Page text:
Tuesday, August 18, 2009

Endorsement: Buffalo Grass

Lots of folks here in Utah wish they could keep their lawns green without using so much water. My approach, since I became a homeowner, has been mostly to avoid lawn grass completely. I’ve covered a lot of my yard with native shrubs and water-wise perennials.

But it’s nice to have at least a little lawn grass, where you can sit and enjoy Utah’s marvelous summer mornings and evenings. So last year I took the plunge and planted a patch of drought-tolerant buffalo grass in my back yard.

I got the idea from the High Country Gardens catalog, and from one of my colleagues who had also tried buffalo grass. You order it in little plugs, an inch in diameter by two inches deep. The plugs come in flats of 72 for about $40 per flat. I ordered ten flats, which arrived in mid-May 2008. By then I had roto-tilled the ground, raked out the weeds, and mixed in some fertilizer.

The part I hadn’t thought through was this: You have to plant the plugs one at a time. An industrious person could have done it all in a couple of days, but I took two weeks, working about an hour each day. I planted the plugs a foot apart, covering a roundish area of about 600 square feet which my friends call the putting green. Then I carefully watered and weeded and waited. Much to my amazement, the plugs grew and filled in by the end of the summer.

Buffalo grass has two aesthetic disadvantages. First, it spreads by shooting out “runners” that try to find bare ground where they can put down roots. Once the grass has filled in, some of the runners start shooting upward where they look a little messy and make the grass feel stiffer. Second, buffalo grass turns completely brown in the fall and doesn’t turn green again until late spring (around mid-May this year in my case). So a lot of people won’t want it in their front yards, where the neighbors might disapprove.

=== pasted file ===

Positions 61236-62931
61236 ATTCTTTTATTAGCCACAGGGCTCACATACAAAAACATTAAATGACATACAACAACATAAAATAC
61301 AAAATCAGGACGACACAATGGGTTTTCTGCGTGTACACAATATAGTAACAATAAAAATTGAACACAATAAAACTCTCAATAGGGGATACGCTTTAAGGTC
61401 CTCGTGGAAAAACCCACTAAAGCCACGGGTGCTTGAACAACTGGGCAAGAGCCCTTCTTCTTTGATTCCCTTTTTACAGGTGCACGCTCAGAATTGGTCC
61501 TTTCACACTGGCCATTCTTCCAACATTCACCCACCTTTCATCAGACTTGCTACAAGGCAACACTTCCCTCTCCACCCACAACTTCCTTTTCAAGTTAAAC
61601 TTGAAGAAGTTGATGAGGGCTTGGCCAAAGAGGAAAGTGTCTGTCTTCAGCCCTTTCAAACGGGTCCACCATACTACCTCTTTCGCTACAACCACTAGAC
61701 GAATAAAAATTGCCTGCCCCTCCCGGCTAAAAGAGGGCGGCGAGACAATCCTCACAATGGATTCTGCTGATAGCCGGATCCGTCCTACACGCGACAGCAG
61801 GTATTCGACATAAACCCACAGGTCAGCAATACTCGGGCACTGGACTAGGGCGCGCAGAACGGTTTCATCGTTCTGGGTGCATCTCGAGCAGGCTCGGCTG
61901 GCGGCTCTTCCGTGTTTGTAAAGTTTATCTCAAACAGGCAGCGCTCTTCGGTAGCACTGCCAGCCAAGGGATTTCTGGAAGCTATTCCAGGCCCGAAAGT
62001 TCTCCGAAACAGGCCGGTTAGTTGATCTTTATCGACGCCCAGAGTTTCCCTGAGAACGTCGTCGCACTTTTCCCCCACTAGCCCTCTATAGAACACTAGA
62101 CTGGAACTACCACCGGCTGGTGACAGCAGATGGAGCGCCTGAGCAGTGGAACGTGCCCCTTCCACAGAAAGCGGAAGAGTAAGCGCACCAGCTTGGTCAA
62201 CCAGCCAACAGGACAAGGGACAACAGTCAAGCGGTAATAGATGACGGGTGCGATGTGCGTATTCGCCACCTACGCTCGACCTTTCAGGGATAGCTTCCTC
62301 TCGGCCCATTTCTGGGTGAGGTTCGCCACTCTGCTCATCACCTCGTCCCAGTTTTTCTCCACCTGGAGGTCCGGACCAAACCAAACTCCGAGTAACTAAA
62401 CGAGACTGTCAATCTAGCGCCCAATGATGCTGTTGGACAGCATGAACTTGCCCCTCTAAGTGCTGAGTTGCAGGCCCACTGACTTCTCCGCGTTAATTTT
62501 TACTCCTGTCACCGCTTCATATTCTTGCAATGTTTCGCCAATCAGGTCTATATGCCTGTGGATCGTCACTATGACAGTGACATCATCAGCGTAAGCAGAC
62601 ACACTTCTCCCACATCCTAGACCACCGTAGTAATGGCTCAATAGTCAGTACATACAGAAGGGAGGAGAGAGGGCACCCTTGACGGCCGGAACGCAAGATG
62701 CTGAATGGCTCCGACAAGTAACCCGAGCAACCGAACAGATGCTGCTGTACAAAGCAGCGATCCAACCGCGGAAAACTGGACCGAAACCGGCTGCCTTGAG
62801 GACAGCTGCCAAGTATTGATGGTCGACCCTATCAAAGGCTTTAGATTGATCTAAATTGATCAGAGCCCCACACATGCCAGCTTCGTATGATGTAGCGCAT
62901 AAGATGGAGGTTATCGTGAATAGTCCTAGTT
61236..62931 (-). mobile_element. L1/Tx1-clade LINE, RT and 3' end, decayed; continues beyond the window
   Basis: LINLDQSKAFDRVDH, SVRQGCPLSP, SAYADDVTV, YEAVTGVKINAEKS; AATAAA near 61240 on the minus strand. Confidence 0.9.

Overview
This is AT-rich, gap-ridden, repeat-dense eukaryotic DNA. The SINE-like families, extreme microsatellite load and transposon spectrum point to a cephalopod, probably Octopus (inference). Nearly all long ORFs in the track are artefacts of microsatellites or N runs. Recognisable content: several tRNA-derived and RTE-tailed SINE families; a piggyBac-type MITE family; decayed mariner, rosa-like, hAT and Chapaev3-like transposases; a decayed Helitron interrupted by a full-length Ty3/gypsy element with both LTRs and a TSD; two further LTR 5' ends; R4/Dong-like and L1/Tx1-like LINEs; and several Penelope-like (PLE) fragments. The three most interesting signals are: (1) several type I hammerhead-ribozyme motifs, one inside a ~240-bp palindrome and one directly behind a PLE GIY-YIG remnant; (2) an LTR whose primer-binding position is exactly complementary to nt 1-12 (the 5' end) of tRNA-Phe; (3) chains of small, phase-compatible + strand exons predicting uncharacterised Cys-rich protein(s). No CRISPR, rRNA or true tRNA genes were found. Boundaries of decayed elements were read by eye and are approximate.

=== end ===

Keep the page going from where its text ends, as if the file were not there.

Meanwhile, the advantages are as advertised: Buffalo grass needs only half as much water as “regular” grass (once it’s established); it needs much less mowing (never growing higher than about 8 inches); it can easily handle moderate foot traffic; and it grows thick enough to keep out most weeds.

It was definitely a worthwhile investment.


  1. Most weeds? My yard is being assaulted by Bermuda grass. It spreads by rhizomes, above ground runners, and/or seeds, It is drought tolerant, and very aggressive, invading all my lawn and the gardens. It is resistant to herbicide, even glyphosphate. SO, do you think buffalo grass would over-grow it?

    1. I don't have any experience with Bermuda grass, so I don't know for sure, but I doubt that merely planting some buffalo grass would get rid of your Bermuda grass. I would suggest digging or roto-tilling an area to get rid of all the grass and weeds already there, then planting buffalo grass and tending it carefully until it gets established. The buffalo grass in my back yard still needs some weeding, but not very much. In one area there's some older lawn grass that still comes up, thinly, every year, because it gets a head start on the late-greening buffalo grass. In other areas I have an annual weed grass (cheatgrass, I think) that also gets going in the early spring. Most annoyingly, I have some morning glory that's trying to invade the buffalo grass from one edge. But the buffalo grass seems to keep out most of the other weeds that are problems in the rest of my yard. I get just a few weak dandelions and prickly lettuces each year, and none of some of the others whose names I don't know.

    2. On a call-in gardening show a while back, someone asked about how to handle Bermuda grass. The hosts responded, "Move."


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